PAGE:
We know at least three things for sure about the period from 2000-2013, which comprises Morris’ first 14 years on the ballot. First, as Sullivan says, the internet has grown much more popular, making millionaires out of everyone who bought low on GIFs and cute cat videos. Second, sabermetrics has moved toward the mainstream, picking up book deals and movie deals and making some impression on the electorate, however indirect (the first saber-slanted internet writers inducted are either no longer in the organization or still several years away from being able to fill out a ballot). And third, the percentage of Hall of Fame ballots on which Jack Morris’ name appears has risen from 22.2 percent to 67.7 percent.
Put those things together, and all signs point to a pretty clear correlation between Hall of Fame support for Jack Morris and support for sabermetrics. As we know, of course, it’s dangerous to draw conclusions about causation from correlation alone. This correlation could mean that all the anti-Morris material out there has made pro-Morris people dig their heels in even harder, but it might also mean that those two trends have merely coincided, and that there’s something (or some things) else going on. All we can conclude is that if the sabermetric movement has hurt Morris, it hasn’t hurt him so much that he’s lost support on the whole, at least among longtime BBWAAers. What we don’t know, and can’t know, is what Morris’ percentage would look like in an alternate universe where you and I were still worrying about pitcher wins.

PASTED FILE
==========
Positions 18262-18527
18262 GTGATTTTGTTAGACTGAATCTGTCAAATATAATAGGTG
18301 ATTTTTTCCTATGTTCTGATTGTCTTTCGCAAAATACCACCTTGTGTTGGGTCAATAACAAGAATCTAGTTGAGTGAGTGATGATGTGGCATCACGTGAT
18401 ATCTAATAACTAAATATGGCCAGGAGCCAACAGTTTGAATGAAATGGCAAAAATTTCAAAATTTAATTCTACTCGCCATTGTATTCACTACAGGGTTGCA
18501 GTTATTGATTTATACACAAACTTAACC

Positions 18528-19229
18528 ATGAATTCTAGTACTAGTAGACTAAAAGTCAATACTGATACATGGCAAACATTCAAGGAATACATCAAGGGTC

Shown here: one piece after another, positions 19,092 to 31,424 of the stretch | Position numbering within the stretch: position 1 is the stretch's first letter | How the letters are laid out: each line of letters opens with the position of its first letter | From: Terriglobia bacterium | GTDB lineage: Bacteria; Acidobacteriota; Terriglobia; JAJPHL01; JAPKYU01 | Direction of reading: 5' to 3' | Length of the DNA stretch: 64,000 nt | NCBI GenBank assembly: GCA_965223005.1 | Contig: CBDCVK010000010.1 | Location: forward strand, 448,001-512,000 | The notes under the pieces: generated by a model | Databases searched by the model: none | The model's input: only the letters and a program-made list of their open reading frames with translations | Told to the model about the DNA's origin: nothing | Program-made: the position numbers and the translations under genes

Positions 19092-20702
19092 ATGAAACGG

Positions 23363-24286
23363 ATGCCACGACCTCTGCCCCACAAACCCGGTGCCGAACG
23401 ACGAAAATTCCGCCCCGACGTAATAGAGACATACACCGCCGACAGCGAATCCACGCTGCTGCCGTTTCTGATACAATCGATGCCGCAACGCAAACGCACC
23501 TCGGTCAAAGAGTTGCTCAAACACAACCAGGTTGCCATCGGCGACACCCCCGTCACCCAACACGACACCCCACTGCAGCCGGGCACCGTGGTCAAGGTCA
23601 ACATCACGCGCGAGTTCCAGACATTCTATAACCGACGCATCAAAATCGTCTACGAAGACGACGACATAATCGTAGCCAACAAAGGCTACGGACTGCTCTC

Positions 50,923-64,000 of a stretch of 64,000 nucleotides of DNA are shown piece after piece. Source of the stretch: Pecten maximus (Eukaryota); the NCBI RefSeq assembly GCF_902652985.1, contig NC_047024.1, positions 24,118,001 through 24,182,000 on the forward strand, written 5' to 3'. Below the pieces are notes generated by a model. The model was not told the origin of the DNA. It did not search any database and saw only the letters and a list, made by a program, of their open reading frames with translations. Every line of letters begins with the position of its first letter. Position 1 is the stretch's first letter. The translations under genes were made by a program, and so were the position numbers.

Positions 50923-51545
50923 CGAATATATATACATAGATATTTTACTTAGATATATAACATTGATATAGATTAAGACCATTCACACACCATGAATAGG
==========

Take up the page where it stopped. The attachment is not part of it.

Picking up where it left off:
What we’ve got here, aside from a failure to communicate, is a classic chicken-and-egg scenario: Which came first, the greatest-hits arguments in favor of Morris—pitched to the score, best of his era, clutch postseason competitor—or the equally impassioned arguments against each of those tired tropes? Was the Morris menace something sabermetrics helped combat, or something it helped create?